Why You Should Take Advantage of CSS Grid Layout

I’m no CSS expert, but I do feel comfortable working with it and more than once I’ve had to dig deeper to find a solution that was less than obvious. My last project, for example, taught me a few lessons and CSS hacks I felt were worth sharing.

[Note: This is not meant to be an exhaustive grid intro, but more of a teaser as to why you should consider learning it. Don’t feel like you have to be a CSS expert to read this post, we’ll only be scratching the surface of what CSS grid can do.]

Before we dive into why you should take advantage of CSS Grid Layout, let’s talk about what a CSS grid is. It is a 2-dimensional layout system, meaning it can handle both columns and rows, unlike flexbox which is a 1-dimensional system.

The basic building blocks of any CSS grid are:

  • grid container
  • grid columns
  • grid rows

Another important term is grid item. When you display a grid on a container you make all of its direct children a grid item.

The problem

I had a request from a client to add a simple page on an existing website. The design was pretty simple, a group of div’s (which I will call cards) representing video tutorials.

The request seemed easy enough. At first I thought I’d just flex the cards. But after looking a bit closer at the layout I had the feeling that I've seen this before...  and I knew that things were about to get tricky.

In order to walk you through the problem I’ve created a similar layout. Inside the cards container, six cards are divided into two rows and there can be three cards per row. As in the initial layout the cards have fixed width and height.

Not bad, but our cards need spacing. Some quick calculations tell us that the space between cards should be 41px. Let’s go ahead and add 41px right and bottom margins to the card.

But—oh no!—now we see that we have only two cards per row! What happened? Well, the third and sixth cards break into new rows because of that right margin we’ve just added. To fix the problem, only the first and second cards should have the right margin.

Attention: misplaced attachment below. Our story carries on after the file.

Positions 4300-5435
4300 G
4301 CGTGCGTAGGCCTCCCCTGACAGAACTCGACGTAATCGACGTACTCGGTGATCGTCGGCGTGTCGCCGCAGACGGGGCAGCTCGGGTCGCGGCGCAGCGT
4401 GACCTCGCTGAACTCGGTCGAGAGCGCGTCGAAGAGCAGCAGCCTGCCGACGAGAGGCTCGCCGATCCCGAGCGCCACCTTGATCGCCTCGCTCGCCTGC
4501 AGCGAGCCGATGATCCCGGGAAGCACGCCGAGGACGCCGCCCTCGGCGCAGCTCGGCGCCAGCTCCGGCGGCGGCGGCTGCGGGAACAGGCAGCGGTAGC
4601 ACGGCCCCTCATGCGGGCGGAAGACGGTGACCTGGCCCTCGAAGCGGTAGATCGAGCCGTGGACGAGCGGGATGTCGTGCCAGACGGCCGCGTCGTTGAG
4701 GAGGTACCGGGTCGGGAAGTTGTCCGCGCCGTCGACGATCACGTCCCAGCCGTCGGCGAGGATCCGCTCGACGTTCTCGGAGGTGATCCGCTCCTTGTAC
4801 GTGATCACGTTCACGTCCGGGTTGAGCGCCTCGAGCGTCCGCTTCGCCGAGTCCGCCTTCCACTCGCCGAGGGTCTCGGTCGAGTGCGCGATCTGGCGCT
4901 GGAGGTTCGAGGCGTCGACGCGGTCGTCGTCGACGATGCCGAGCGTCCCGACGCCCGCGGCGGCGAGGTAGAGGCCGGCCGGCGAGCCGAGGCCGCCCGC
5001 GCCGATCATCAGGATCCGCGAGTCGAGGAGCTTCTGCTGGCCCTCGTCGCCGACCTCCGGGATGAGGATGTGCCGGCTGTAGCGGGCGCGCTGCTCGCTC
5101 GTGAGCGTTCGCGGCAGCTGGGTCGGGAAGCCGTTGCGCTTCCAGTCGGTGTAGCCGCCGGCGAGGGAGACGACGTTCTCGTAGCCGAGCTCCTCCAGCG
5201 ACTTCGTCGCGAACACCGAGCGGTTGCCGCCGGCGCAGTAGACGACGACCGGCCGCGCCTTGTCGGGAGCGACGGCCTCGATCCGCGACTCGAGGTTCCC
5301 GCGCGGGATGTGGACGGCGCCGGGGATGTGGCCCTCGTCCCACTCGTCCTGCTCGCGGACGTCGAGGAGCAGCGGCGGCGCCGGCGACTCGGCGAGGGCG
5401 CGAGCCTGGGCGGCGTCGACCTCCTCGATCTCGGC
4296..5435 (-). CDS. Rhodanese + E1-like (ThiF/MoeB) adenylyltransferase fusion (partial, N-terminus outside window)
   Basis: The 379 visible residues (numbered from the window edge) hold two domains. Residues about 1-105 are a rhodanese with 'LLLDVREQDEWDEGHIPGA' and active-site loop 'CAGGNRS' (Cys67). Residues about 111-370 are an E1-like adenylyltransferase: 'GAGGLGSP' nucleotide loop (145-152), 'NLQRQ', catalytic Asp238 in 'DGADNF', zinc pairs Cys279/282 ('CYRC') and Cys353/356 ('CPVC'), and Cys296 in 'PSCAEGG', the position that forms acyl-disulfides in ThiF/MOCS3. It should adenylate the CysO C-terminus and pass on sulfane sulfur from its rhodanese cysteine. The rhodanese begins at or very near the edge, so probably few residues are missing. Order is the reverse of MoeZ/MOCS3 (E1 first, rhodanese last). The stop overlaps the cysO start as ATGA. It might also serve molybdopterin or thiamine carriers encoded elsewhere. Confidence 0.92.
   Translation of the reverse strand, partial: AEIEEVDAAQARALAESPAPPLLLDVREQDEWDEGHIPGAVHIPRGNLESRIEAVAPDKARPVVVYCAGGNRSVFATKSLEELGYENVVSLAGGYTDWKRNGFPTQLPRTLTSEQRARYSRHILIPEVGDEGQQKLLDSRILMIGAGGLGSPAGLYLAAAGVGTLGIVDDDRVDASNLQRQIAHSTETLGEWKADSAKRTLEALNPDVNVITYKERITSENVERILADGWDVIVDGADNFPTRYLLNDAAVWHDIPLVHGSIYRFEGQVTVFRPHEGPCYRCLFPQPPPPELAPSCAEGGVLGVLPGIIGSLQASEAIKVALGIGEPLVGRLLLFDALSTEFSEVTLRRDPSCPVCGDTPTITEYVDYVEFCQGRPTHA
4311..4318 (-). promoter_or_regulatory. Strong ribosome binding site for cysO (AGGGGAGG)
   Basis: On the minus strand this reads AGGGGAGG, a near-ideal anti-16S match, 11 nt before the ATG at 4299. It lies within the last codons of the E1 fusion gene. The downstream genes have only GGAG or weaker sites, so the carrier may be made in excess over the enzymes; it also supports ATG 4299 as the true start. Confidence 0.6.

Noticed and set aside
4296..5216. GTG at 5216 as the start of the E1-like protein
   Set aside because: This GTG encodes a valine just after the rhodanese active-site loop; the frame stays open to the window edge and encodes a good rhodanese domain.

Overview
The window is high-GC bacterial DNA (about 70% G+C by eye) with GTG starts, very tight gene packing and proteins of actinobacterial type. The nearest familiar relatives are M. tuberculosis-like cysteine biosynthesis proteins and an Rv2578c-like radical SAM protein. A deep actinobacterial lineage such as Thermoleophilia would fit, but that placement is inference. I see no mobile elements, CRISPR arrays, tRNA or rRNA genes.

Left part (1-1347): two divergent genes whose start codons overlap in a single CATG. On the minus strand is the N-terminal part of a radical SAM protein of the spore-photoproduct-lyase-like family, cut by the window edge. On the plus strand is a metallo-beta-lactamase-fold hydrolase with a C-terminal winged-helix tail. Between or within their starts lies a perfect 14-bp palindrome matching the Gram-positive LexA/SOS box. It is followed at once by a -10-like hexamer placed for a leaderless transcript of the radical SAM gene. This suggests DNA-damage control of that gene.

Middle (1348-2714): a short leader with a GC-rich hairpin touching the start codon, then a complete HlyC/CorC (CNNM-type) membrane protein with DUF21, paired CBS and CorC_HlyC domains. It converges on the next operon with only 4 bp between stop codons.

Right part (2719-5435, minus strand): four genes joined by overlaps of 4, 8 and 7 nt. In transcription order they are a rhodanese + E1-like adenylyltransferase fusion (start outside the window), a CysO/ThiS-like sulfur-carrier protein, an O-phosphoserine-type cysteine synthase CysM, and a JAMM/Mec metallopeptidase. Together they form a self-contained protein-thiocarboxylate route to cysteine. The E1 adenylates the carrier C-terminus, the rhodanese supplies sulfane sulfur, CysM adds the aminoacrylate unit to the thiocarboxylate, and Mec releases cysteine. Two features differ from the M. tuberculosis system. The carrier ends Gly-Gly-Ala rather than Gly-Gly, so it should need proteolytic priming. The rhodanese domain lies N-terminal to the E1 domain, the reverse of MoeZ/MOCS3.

How can we adjust this in our code? Well, if we know the max number of cards then we use :nth-child selector and remove the right margin. The bad news, however, is that because we usually fetch data from the API, we don't actually know the max number of items.

Never fear! The good news is that when working on this problem I found out that there is a fairly new flexbox property called flexbox gap. At the time, it wasn't that well supported and it still isn't on Safari. Gap would solve our problem, but we still have some better options to explore.

There are other flexbox hacks that I won't go into, but the big takeaway is that there isn't a straightforward solution (at least that I know of) that is well supported.

The solution(s)

In order to take full advantage of the grid let's modify our CSS.

Here we see the grid-template-columns property. This property is what defines our columns.

Our layout has three 346px columns. The flexbox gap property I mentioned solves the problem that we had with margins. But a better, more elegant way of solving our problem is to define grid columns by using a repeat function.

Repeat function takes two parameters, number of columns or rows to repeat and second parameter is what you want to repeat: “grid-template-columns: repeat(3, 346px);”.  We can use media queries and change layout to have two columns for smaller desktop and tablet, and one column for mobile.

And that's it folks, we have a working layout that is clean and easy to understand!  

But wait! There’s more...

What if we can get rid of media queries and have only one value for our grid columns?

Besides repeat function, we can use minmax function. It defines a size range ≥min and ≤max.

But before using minmax we must first explain another grid concept -- the fr unit. In the CSS grid, the fr unit (fraction) represents one part of the available space. The trick is that the browser calculates free space for us. If we change our repeat function to “repeat(auto-fill, minmax(330px, 1fr));” we get 3 columns without having to worry how much is grid gap.

In combination with the fr unit and minmax function we can use auto-fill keyword for the number of columns. With auto-fill you don't specify how many columns you want, you let the grid figure it out. Here’s an example of the code you need to use auto-fill.

In combination with columns and rows, grid allows you to place grid items into cells defined by grid. We can place the first grid item into the third row, second column.

In summary...

CSS Grid Layout is a powerful system which is worth learning. If you are still wondering why CSS grid, here are a few benefits as I see them:

  • Cleaner CSS
  • Gap between elements
  • Complicated layouts are easier to handle, no need for hacks
  • Ability to use fr unit

I hope this article helps you in your future CSS challenges.